Physics Stack Exchange is a question and answer site for active researchers, academics and students of physics. Join them; it only takes a minute:

Sign up
Here's how it works:
  1. Anybody can ask a question
  2. Anybody can answer
  3. The best answers are voted up and rise to the top

If a projectile is launched at a speed $u$ from a height $H$ above the horizontal axis, and air resistance is ignored, the maximum range of the projectile is $R_{max}=\frac ug\sqrt{u^2+2gH}$, where $g$ is the acceleration due to gravity.

The angle of projection to achieve $R_{max}$ is $\theta = \arctan \left(\frac u{\sqrt{u^2+2gH}} \right)$.

Can someone help me derive $R_{max}$ as given above?

I have tried substituting $y=0$ and $x=R$ into the trajectory equation

$$y=H+x \tan\theta -x^2\frac g{2u^2}(1+\tan^2\theta),$$

then differentiating with respect to $\theta$ so that we can let $\frac {dR}{d\theta}=0$ (so that $R=R_{max}$), but this would eliminate the $H$, so it won't lead to the expression for $R_{max}$ that I want to derive.

share|cite|improve this question
Cross-posted from – Qmechanic Apr 2 '12 at 20:55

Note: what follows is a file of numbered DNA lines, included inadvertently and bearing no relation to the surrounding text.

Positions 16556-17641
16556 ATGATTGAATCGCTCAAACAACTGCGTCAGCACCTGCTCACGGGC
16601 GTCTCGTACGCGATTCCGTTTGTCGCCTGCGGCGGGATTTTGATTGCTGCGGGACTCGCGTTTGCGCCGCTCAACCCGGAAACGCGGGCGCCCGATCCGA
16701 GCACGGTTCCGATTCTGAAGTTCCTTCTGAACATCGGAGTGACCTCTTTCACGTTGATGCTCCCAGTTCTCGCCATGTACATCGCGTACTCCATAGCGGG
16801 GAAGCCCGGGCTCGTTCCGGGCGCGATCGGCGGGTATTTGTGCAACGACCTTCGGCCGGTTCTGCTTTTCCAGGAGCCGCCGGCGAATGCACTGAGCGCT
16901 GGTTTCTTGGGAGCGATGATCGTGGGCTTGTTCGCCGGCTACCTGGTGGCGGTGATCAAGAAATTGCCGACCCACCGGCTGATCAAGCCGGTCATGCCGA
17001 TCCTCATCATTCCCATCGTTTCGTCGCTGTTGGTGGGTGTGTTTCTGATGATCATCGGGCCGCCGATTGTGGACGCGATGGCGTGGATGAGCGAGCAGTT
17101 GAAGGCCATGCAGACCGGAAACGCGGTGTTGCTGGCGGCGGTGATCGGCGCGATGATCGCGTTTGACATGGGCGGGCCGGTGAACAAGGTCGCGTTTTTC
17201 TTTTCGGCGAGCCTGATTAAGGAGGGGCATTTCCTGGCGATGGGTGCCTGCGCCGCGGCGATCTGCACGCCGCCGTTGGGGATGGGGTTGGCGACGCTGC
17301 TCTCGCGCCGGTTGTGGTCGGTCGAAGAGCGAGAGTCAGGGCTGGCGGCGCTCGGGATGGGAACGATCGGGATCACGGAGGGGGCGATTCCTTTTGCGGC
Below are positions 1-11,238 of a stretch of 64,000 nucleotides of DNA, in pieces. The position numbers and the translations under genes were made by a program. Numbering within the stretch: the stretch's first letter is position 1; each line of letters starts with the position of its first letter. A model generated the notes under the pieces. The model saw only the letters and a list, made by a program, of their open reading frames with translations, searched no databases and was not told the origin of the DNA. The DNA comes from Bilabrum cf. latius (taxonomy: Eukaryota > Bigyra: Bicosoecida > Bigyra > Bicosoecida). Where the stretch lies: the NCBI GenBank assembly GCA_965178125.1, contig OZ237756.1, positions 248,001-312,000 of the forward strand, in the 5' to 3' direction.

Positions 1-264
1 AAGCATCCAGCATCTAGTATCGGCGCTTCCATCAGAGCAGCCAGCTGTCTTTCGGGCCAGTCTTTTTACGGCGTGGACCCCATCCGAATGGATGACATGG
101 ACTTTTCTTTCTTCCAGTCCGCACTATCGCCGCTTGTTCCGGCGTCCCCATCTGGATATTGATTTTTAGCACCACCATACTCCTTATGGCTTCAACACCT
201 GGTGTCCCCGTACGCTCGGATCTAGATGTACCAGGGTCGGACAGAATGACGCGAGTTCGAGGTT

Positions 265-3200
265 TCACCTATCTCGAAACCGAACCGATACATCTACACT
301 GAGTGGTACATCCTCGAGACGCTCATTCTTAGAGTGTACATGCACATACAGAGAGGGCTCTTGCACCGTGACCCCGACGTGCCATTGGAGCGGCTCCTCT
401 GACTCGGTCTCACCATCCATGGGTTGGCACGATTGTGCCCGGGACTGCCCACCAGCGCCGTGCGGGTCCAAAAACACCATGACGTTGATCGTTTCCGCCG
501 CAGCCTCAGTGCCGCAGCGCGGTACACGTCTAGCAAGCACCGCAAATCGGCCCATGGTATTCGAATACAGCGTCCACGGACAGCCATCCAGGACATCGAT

Differentiating will not eliminate H. You need the derivative of x with respect to $\theta$. I can read off from what you have that $H$ is divided by $\tan\theta$ when you solve for $x$. (I didn't check everything else, though.) – Mark Eichenlaub Apr 2 '12 at 21:23
H is a constant, so it gets eliminated, no? – Ryan Apr 2 '12 at 21:51
No. Take $\frac{d}{dx} 5x$. 5 is a constant but does not get eliminated. – Mark Eichenlaub Apr 3 '12 at 0:00
@Mark, perhaps we're talking at cross-purposes. Please refer to leongz's answer below to see why our H gets eliminated. – Ryan Apr 3 '12 at 0:36
up vote 2 down vote accepted

As you described, we substitute $y=0$ and $x=R$ into the trajectory equation: $$0=H+R\tan{\theta}-R^2\frac{g}{2u^2}\sec^2\theta.\tag{1}$$ Then, differentiating with respect to $\theta$ and setting $\frac{dR}{d\theta}=0$:

$$0=R_{max}\sec^2\theta-R_{max}^2\frac{g}{2u^2}2\sec^2\theta\tan\theta,$$ which simplifies to $$R_{max}=\frac{u^2}{g}\cot\theta.\tag{2}$$ Solving $(1)$ and $(2)$ will yield the desired expressions for $\theta$ and $R_{max}$.

share|cite|improve this answer
Beautiful! THANK YOU! ps. I've cleaned up this page to make it more general and useful. – Ryan Apr 2 '12 at 23:54

Your Answer


By posting your answer, you agree to the privacy policy and terms of service.

Not the answer you're looking for? Browse other questions tagged or ask your own question.